No place loves a new chain restaurant like Utah. We have lots of good home-grown eats, but we love it when we are noticed by the guys who made it big on the coasts. The thing is, chain restaurants have changed. Americans have moved on from looking for the cheapest and fastest. We’re still eschewing formality, but quality is a must.
IF YOU GO
Address: 11020 S. State St., Sandy
Remember when In ’N’ Out moved here? That line of cars jamming up the parking lot to get through the drive-thru lane? Our thrill over the West Coast Burger Invasion has waned.
Now, the East Coast Burger Invasion has begun: Shake Shack, the much bally-hooed burger place dreamed up by restaurant… magnate? Guru? Danny Meyer has opened in Sandy. There’s not a drive-thru window but the line of people standing outside to for a burger, fries and frozen custard shake is long.
But go ahead—gut it up and get in line.
Shake Shack is housed in part of the old Valley high school—the original brick walls are still visible and the indentations that used to hold chalkboards now hold menu boards listing burgers, hotdogs and—recently introduced!—chicken nuggets. As well as flavors of shakes and concretes.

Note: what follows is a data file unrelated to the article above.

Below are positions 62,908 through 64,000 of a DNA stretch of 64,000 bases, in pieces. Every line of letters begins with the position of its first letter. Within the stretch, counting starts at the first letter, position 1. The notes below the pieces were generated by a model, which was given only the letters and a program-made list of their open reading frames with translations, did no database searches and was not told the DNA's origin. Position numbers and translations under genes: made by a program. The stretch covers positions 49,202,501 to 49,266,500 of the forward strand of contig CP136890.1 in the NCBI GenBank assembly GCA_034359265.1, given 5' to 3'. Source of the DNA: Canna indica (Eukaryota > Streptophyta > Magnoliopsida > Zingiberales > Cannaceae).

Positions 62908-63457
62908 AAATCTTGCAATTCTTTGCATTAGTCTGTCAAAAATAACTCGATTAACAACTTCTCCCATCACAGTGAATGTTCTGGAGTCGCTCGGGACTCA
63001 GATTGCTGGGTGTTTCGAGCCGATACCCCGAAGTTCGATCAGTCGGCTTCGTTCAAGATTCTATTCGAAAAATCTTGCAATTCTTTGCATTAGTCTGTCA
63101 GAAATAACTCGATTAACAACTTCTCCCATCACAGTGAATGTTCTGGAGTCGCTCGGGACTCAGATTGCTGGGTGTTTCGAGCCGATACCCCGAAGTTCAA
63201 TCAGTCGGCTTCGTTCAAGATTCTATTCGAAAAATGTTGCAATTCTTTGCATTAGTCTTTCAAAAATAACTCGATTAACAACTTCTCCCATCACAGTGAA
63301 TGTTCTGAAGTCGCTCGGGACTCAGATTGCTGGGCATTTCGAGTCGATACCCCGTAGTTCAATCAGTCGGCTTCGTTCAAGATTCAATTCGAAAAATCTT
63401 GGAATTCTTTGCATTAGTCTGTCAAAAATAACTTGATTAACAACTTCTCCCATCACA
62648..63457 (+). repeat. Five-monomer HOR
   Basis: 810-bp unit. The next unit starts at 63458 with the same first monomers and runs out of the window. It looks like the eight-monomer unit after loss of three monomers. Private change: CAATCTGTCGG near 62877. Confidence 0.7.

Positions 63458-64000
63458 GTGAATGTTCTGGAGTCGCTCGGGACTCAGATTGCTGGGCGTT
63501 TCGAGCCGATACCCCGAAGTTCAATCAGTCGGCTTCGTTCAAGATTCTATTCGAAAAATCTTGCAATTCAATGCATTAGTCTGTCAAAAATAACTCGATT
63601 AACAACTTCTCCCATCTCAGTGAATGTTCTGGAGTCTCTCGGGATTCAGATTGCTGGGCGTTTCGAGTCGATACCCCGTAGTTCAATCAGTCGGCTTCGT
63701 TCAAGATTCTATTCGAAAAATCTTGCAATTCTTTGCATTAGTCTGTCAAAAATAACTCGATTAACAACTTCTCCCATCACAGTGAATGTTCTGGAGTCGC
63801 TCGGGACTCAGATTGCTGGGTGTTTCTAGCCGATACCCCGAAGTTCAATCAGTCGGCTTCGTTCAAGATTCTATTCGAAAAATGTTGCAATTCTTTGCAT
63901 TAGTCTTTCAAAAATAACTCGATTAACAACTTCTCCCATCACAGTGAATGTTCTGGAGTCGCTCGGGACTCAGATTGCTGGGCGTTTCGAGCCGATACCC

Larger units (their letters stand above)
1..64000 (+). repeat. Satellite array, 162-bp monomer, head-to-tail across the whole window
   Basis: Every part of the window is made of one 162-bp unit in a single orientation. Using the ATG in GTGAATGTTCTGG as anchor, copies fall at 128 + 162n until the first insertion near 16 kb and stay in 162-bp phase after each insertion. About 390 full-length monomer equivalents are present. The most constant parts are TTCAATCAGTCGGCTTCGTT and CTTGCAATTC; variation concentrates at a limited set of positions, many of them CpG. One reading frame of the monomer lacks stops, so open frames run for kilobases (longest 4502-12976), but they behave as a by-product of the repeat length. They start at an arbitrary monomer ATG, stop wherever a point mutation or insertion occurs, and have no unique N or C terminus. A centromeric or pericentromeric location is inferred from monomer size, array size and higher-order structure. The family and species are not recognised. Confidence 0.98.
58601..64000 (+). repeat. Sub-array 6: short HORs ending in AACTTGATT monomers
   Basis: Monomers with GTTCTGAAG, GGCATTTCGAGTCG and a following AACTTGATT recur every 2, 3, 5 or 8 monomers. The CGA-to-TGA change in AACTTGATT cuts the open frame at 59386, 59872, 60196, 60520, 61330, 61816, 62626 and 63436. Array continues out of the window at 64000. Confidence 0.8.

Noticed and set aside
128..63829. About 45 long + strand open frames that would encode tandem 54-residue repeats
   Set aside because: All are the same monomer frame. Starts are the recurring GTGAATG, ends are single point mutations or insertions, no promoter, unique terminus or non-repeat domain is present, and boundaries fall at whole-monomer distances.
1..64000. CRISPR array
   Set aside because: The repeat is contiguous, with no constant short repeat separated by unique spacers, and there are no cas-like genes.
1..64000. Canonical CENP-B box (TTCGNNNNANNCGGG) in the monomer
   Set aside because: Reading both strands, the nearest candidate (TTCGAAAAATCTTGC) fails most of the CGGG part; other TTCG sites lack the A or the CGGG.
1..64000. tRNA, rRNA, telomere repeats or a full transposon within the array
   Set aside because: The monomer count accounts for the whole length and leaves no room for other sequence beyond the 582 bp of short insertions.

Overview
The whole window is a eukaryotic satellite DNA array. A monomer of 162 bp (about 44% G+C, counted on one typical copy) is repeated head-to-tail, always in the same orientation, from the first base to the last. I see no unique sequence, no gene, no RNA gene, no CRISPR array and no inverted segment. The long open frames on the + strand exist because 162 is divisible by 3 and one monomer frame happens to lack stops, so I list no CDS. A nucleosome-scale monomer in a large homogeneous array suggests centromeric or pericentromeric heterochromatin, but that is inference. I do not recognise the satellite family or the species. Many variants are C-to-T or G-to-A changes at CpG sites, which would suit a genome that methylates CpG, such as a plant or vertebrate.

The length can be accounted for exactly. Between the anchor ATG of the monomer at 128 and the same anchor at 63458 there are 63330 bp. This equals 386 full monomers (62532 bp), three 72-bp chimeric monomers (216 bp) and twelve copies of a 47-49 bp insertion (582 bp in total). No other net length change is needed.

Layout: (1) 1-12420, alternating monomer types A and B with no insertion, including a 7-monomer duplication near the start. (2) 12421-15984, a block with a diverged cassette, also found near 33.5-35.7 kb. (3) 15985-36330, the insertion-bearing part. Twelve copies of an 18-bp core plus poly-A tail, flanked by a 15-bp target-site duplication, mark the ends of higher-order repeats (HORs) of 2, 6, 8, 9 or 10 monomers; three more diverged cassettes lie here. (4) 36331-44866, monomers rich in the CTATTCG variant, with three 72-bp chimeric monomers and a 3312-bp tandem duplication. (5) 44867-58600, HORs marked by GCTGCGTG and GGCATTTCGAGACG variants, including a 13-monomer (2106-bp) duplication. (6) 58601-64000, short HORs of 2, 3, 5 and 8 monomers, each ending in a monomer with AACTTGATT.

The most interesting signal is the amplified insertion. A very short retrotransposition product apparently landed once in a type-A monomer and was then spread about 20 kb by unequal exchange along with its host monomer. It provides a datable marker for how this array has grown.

The day we visited, the special shake of the day was black sesame seed. See? It really is a restaurant rooted in Brooklyn.
The burgers are good—made from three cuts of beef and sourced as locally as possible, according to spec. No antibiotics, no hormones, etc. Fries are crinkle-cut—I personally prefer skin-on hand-cut skinny fries, but these are good and an attempted switch to hand-cut fries was “one of the worst mistakes we made,” said the manager. People love the nostalgia of crinkle-cut and Meyer is a smart guy—he listens.
In nice weather, the big garage doors on the east side open and there’s a shuffleboard court outside. Corn hole is also available and the concrete space is considered a playground. There’s also a stack of board games—remember how to play Sorry!—if you want to linger over your burger meal. Right now, the dining area, when all 143 seats are taken, sounds like a school cafeteria; it’s a little hard to imagine lingering. But, again according to the manager, Shake Shack isn’t a fast food restaurant, although the kitchen aims for an eight-minute serve time. It’s a genre called fine casual—“We have our roots in fine dining.”
Shimmy on down to Shake Shack. And rest assured, more are on the way.
See all of our food and drink coverage here.